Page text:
You've found a trail to ride and a good riding partner but there are a few more items to consider for a great day on the trail.
We’ve all been confused a time or three and most of the time it’s just an inconvenience that makes us late for lunch. Sometimes, however, it goes far beyond that. We can avoid both the inconvenience and the life threatening situation by being properly prepared BEFORE we head out. Proper preparation includes planning, having navigational gear, and the knowledge to use it.
Actions to take before you hit the trail.
Don’t walk out the door without taking the time to plan your adventure. Researching your destination point is easy to do from home as will make the difference between a good and a great time.
4 must do items before you leave:
2 Must Haves and 1 Very Helpful item to always take on the trail.
The most important tools you can have with you in the backcountry are below. They'll help you stay on course if you know how to use them.
A topographic map will give you huge amounts of information about the area you’ll be traveling if you take the time to understand it. Topographic (topo) maps are also called counter maps because of the elevation lines they include. These lines will tell you about any elevation changes you’ll encounter. Lines close together equal steep hills while lines far apart indicate more level terrain. Other important information on these maps includes; a distance scale to help you determine how far away your lunch spot is; Symbols indicating roads, buildings, terrain, etc. are also generally available.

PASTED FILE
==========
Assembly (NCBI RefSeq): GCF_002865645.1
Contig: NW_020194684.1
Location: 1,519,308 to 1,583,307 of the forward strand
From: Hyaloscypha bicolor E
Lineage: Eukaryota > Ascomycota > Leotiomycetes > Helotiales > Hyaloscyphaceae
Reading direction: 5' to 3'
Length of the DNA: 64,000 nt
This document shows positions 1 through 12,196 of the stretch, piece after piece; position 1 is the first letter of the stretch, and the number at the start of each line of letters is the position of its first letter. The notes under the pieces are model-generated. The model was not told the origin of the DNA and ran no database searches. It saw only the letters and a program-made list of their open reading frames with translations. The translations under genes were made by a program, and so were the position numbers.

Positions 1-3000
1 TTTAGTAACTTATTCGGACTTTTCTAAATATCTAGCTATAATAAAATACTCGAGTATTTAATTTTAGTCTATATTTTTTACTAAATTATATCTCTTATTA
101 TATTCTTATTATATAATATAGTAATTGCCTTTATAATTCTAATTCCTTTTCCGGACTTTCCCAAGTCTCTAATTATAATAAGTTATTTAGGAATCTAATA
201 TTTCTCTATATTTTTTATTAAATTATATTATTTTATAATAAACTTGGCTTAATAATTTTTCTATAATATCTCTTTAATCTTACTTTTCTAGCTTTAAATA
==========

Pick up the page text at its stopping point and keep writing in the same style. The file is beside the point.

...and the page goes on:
Topo maps can be confusing to the uninitiated. The myriad lines and bars are a lot different from the road atlas’s we’re used to. For this reason it’s a good idea to practice reading them in a known area so you can learn to associate the markings on the map with those in front of you.
It’s old tech but a compass is well worth its weight in your pack. By pointing you to magnetic north a compass allows you orientate yourself on your topo map. (You did remember to bring one with you?) Most good outdoor stores will carry several models. Look for a compass with clear base that you can see the map through as you plot your course.
A good thing to remember about compasses is that they rely on the earth’s magnetic field to operate. Compasses have a magnet on the north arrow so keep them AWAY from power lines, steel, and other ferrous materials.
Global Positioning Systems (GPS) use a man made constellation of satellites to tell you where you’re located on the trail. They can be programmed ahead of time to literally guide you down the route you want to go as well as tell you exactly where you’re at on the way there.
Just like compasses there are many models of GPS’s on the market and each operates a little differently, make sure that you read the manual for yours. Two things to remember about GPS’s are that they can, and do, break and that if your batteries die you’re in trouble.
By following these actions and carrying these few essential items (and knowing how to use them!) your future trips can be as perfect as you want them be.
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